Noble Roman Family in the 1st — 2nd Centuries AD: the Problem of Typology
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Noble Roman Family in the 1st — 2nd Centuries AD: the Problem of Typology
Annotation
PII
S207987840002448-1-1
DOI
10.18254/S0002448-1-1
Publication type
Article
Status
Published
Authors
Alena Chuvasheva 
Occupation: Postgraduate Student of the Department of Ancient and Medieval History
Affiliation: Ural Federal University
Address: Russian Federation, Ekaterinburg
Abstract
The article is devoted to the problem of determining the type of noble family of the early Roman Empire. In historiography, the question of determining the type of the Roman family was considered without taking into account the differences between ordinary and noble Romans. In historical studies, there are two points of view on the type of the Roman family. Until the last quarter of the 20th century, historians believed that the Roman family in the classical period was extended. R. Saller and B. Shaw in the 1980s basing on the study of epigraphic sources came to the conclusion that the nuclear family type was dominated in Rome. In this article the author uses legal and narrative texts as sources as well as data of epigraphy that was collected and processed by R. Saller and B. Shaw. The object of the study was chosen precisely noble Roman family because some of the evidence from selected sources cannot be extrapolated to Roman society as a whole. Based on a comparison of indirect data and direct evidence, the author identifies a noble Roman family as nominally extended.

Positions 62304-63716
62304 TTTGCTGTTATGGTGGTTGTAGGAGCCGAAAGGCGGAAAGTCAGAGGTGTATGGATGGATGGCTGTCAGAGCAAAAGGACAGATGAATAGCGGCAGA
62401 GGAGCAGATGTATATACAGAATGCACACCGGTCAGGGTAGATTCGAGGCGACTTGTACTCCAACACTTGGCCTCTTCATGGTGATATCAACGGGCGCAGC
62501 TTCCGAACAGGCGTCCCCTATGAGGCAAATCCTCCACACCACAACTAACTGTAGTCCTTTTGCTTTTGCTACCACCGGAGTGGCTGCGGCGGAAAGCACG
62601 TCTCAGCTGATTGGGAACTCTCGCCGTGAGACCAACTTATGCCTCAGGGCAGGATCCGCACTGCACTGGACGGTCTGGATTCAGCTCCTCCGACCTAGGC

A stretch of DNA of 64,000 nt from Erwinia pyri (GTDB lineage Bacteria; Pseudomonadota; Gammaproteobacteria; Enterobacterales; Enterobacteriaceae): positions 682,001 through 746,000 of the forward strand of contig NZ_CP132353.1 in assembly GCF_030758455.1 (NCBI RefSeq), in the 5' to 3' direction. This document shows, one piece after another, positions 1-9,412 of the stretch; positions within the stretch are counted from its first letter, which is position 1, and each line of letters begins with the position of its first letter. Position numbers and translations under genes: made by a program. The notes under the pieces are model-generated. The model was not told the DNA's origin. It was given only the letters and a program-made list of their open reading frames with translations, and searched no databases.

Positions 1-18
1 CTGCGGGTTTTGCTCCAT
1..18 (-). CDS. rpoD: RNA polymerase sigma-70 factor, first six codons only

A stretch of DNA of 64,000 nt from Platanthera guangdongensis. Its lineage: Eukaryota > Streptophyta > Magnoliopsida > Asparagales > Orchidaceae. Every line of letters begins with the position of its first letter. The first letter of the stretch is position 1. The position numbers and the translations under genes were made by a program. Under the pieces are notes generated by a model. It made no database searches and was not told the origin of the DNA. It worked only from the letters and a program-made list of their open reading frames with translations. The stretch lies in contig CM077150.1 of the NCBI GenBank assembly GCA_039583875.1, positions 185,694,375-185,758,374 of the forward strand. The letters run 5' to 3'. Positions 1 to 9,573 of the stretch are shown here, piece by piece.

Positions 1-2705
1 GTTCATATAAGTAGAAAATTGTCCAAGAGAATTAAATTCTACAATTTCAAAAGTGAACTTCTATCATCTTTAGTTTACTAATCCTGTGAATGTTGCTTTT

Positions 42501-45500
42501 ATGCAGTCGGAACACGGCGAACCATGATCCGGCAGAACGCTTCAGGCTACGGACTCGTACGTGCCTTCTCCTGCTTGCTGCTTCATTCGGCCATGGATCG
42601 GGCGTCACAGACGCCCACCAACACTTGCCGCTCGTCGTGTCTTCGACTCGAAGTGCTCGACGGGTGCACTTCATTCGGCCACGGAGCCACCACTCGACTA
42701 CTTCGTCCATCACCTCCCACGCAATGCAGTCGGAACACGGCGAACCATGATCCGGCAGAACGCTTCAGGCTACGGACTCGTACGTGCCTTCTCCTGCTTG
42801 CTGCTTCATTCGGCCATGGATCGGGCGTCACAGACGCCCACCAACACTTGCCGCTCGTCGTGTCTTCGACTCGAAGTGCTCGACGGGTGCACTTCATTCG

Keywords
Roman Family, Roman Elite, Family Structure, Nuclear Family, Extended Family, Roman Empire
Received
27.06.2018
Publication date
30.11.2018
Number of characters
20095
Number of purchasers
5
Views
1060
Readers community rating
0.0 (0 votes)
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